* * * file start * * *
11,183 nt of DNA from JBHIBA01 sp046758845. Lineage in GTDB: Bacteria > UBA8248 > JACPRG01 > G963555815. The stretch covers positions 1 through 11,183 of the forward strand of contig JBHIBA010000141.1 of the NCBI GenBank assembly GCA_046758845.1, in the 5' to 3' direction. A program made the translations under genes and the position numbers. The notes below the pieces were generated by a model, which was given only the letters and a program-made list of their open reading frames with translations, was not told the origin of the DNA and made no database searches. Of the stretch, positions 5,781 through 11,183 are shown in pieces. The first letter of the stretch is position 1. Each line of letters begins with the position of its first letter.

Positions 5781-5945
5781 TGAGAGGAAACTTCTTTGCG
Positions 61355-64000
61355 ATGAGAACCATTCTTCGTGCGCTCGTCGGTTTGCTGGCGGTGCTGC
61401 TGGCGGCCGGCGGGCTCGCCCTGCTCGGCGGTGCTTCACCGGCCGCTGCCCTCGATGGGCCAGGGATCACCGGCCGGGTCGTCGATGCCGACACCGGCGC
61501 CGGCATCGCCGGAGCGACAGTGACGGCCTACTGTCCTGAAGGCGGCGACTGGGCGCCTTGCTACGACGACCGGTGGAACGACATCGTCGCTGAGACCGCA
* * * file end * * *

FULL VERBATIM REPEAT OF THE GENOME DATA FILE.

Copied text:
11,183 nt of DNA from JBHIBA01 sp046758845. Lineage in GTDB: Bacteria > UBA8248 > JACPRG01 > G963555815. The stretch covers positions 1 through 11,183 of the forward strand of contig JBHIBA010000141.1 of the NCBI GenBank assembly GCA_046758845.1, in the 5' to 3' direction. A program made the translations under genes and the position numbers. The notes below the pieces were generated by a model, which was given only the letters and a program-made list of their open reading frames with translations, was not told the origin of the DNA and made no database searches. Of the stretch, positions 5,781 through 11,183 are shown in pieces. The first letter of the stretch is position 1. Each line of letters begins with the position of its first letter.

Positions 5781-5945
5781 TGAGAGGAAACTTCTTTGCG
Positions 61355-64000
61355 ATGAGAACCATTCTTCGTGCGCTCGTCGGTTTGCTGGCGGTGCTGC
61401 TGGCGGCCGGCGGGCTCGCCCTGCTCGGCGGTGCTTCACCGGCCGCTGCCCTCGATGGGCCAGGGATCACCGGCCGGGTCGTCGATGCCGACACCGGCGC
61501 CGGCATCGCCGGAGCGACAGTGACGGCCTACTGTCCTGAAGGCGGCGACTGGGCGCCTTGCTACGACGACCGGTGGAACGACATCGTCGCTGAGACCGCA